In my thoughts

A neighbor of mine who works in law enforcement showed up at the bus stop today looking incredibly handsome in a beautiful dark suit.  “Going to court?” I asked.  No, the answer was much sadder than a court appearance.  He and a contingent from his office are going to the funeral of the four police officers murdered in Oakland earlier this week.  Oakland is planning for and staging an impressive event:

– The public memorial for Oakland’s four fallen police officers will be 11 a.m. Friday at Oracle Arena, 7000 Coliseum Way.

– The services will be led by the Rev. Jayson Landeza, chaplain of the Oakland Police Department. Organizers are expecting more than 12,000, including uniformed officers from police agencies around the country.

– Overflow crowds will be invited to the Oakland-Alameda County Coliseum, where a big screen will broadcast the service.

I heard from another source that as many as 80 police officers will be arriving from Boston alone, and my friend told me that Scotland Yard has sent representatives too:

Law enforcement officers from all 50 states and a handful of foreign countries are expected to pour into the Oracle Arena for an 11 a.m. funeral honoring the four officers killed in related shooting incidents last Saturday.

A list of tentative speakers includes acting police Chief Howard Jordan, U.S. Sen. Dianne Feinstein, state Attorney General Jerry Brown, and family and friends of the officers. Gov. Arnold Schwarzenegger is scheduled to meet privately with the families before the service around 10:15 a.m., police said.

I always view tragedies like this as reminders — reminders not to wait until it’s too late to say how you value someone.  No matter the heart-felt outpouring at today’s memorial service, friends, family, colleagues and politicos will be saying things that Sgts. Mark Dunakin, 40, Erv Romans, 43, Daniel Sakai, 35, and Officer John Hege, 41, won’t be around to hear.

When my Mom turned 80, I temporarily stole her address book and wrote to every living person in it asking them to send a letter with a personal message and a remembrance about her.  Photos would be welcome too.  My sister, who is artistic, then assembled the dozens of responses in a beautiful album.  My mother almost cried when she got the album and (this is true) carried it with her everywhere she went for almost a year.  To know, not only that her friends loved and valued her, but why they did so, meant everything to her.

Don’t wait until those near you die before you open your mouth and say the things you should have said before.  Tell your family members you love them — and tell them why.  Give your friend a true compliment — a deep one, about his or her personality, not just the usual “great shirt,” or “nice hair” kind of thing.  Praise a colleague’s work.  These things matter, and one of the greatest regrets we always have when people die is all the things we should have said before.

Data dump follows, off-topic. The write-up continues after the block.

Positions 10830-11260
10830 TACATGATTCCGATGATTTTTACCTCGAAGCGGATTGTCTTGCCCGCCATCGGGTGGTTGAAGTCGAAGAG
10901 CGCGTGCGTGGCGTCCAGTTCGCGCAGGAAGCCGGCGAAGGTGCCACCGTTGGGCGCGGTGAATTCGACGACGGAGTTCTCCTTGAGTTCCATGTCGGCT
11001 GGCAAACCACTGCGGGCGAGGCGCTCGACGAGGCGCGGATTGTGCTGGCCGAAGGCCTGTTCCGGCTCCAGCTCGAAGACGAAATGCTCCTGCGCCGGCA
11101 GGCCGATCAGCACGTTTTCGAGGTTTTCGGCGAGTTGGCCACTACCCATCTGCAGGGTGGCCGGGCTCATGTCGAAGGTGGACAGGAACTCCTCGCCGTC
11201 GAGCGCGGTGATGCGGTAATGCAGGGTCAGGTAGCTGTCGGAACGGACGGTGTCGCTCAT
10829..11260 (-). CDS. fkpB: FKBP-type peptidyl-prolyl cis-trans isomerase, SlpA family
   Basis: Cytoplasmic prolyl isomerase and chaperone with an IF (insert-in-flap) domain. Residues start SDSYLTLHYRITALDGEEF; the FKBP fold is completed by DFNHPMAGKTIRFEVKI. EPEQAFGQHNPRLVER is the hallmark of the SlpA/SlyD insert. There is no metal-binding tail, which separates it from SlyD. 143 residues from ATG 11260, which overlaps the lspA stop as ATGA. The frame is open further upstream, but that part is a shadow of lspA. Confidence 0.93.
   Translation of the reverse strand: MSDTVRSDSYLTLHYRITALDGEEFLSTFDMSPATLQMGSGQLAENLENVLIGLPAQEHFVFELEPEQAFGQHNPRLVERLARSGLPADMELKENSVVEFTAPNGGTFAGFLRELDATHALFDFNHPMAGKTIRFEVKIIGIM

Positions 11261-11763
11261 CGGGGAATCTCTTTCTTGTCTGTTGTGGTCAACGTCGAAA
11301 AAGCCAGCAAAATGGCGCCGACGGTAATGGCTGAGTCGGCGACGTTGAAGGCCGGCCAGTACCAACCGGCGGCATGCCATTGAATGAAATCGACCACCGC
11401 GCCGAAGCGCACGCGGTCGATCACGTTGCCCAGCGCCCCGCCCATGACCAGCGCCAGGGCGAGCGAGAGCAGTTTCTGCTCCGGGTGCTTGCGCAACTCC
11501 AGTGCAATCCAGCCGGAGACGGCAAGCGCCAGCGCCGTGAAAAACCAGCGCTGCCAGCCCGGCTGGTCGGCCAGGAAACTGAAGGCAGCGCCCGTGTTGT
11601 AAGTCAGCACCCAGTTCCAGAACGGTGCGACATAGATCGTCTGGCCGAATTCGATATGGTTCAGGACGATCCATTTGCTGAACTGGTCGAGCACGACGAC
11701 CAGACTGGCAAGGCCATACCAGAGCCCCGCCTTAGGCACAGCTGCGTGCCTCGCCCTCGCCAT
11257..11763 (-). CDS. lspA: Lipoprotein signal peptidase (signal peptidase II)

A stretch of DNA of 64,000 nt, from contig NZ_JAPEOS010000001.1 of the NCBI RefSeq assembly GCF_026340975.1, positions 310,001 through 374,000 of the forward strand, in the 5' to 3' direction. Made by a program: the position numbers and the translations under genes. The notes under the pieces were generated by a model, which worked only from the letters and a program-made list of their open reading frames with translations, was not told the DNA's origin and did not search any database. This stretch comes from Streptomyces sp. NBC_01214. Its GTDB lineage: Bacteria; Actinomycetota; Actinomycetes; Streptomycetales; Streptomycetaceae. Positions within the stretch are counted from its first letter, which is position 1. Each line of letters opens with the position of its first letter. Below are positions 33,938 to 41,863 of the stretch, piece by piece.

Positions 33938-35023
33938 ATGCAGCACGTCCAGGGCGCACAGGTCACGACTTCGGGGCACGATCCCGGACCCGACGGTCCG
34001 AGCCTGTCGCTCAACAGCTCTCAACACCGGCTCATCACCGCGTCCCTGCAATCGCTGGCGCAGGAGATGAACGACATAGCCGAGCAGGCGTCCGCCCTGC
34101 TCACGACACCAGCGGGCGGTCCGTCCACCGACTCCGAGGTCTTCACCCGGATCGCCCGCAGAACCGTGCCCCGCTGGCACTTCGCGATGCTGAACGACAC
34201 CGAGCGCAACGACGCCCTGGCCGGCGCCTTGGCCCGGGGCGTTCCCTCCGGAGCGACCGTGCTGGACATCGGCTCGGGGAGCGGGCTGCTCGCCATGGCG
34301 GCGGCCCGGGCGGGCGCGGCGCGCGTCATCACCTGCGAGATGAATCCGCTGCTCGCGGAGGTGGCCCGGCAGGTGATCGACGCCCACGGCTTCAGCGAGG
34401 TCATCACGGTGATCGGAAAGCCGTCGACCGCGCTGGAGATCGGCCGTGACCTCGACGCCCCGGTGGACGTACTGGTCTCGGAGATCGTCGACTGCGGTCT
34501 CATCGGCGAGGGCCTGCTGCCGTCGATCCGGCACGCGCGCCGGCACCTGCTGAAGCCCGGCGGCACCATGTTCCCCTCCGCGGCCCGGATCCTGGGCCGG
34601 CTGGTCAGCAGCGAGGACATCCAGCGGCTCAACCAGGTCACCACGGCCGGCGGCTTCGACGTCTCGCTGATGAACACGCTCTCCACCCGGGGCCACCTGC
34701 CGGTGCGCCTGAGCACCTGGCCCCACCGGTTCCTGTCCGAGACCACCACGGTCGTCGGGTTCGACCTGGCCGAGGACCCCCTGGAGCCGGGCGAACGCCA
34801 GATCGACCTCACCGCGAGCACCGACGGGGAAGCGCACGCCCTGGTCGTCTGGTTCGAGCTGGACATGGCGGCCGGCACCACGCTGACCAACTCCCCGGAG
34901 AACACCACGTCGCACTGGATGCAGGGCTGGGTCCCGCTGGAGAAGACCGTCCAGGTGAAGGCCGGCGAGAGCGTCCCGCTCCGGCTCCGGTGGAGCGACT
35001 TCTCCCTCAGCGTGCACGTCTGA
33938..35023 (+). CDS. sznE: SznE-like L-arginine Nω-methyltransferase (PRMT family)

*Welcome, Anchoress and American Digest readers.  I appreciate your taking the time to check out this post.*

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Comments

  1. Mike Devx says

    >> I temporarily stole her address book and wrote to every living person in it asking them to send a letter with a personal message and a remembrance about her. Photos would be welcome too. My sister, who is artistic, then assembled the dozens of responses in a beautiful album. My mother almost cried when she got the album and (this is true) carried it with her everywhere she went for almost a year.

    What a beautiful, touching action, Book! How wonderful!

  2. suek says

    And the Mayor??? Will he attend?

    How about protesting? I understand there was a demonstration yesterday for the “poor” victim who shot the police… Will they dare show up at the funeral, or the attendant services?

  3. says

    We’re shouldn’t give that demonstration too much importance. The people exhibitionistically seeking attention don’t deserve it. It was microscopically small — and we know that every tragedy always brings out the crackpots. The real news, the important news, is the outpouring of supporting from the community and the nation for the fallen officers. We hang onto that thought as a reminder that Americans are fundamentally good and law-abiding people.

  4. suek says

    Never forget that the “Black Death” was caused by fleas. “Mighty oaks from little acorns grow” etc etc and so forth.

    I understand what you’re saying, but as long as they’re out there, they can cause mighty mischief. Check this out:

    http://michellemalkin.com/2009/03/27/the-coming-g20-riots-the-spread-of-mob-rule/

    Just because they’re small in numbers doesn’t mean they can’t do a lot of damage. The Revolutionaries that established the US as a separate nation were only about 3% of the population, if what I read is correct. Those who study this more than I have are organizing as “Three percenters”… So…don’t dismiss them lightly.

  5. Quisp says

    Just because they’re small in numbers doesn’t mean they can’t do a lot of damage.

    I imagine any AIG exec would also tell you that a lot depends on which side the media decides to champion as well. That’s why “hero” in a headline about a child-raping cop killer is so infuriating.